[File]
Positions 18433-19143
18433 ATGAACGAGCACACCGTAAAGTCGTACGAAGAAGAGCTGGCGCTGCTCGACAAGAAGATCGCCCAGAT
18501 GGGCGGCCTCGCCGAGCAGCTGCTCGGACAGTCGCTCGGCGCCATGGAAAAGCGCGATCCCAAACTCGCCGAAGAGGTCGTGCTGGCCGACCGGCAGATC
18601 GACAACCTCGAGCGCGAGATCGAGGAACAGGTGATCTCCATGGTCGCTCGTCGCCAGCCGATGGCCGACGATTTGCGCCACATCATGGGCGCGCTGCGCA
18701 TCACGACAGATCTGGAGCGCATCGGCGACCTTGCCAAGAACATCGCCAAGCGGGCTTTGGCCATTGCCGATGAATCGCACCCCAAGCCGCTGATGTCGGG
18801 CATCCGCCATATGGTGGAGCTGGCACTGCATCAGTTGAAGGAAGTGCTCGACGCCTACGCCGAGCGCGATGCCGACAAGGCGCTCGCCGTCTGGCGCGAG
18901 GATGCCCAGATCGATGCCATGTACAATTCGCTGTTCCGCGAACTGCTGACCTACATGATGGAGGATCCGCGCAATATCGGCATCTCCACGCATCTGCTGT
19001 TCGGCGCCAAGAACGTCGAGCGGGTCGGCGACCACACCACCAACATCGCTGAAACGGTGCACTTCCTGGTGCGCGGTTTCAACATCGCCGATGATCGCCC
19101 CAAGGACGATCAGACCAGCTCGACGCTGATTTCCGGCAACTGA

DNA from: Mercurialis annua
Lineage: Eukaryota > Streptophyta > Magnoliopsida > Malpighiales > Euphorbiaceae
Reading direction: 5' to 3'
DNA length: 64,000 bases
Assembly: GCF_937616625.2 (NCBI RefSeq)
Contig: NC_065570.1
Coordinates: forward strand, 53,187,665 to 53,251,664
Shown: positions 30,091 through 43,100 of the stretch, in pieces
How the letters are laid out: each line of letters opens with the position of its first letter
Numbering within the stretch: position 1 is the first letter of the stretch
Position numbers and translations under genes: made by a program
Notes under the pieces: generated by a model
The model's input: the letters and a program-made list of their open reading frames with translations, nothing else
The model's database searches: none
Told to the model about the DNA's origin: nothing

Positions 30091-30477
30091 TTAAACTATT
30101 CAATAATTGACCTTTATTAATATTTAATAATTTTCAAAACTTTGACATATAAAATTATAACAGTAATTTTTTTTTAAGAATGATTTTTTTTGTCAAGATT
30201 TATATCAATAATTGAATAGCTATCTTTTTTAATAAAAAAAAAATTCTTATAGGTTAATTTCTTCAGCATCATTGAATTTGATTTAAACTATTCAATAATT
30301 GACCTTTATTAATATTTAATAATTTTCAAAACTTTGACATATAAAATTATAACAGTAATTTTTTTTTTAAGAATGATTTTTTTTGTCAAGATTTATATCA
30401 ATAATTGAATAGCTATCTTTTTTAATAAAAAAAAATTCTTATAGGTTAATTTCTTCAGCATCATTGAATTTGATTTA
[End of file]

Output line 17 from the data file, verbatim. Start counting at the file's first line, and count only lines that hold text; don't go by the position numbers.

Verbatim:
Shown: positions 30,091 through 43,100 of the stretch, in pieces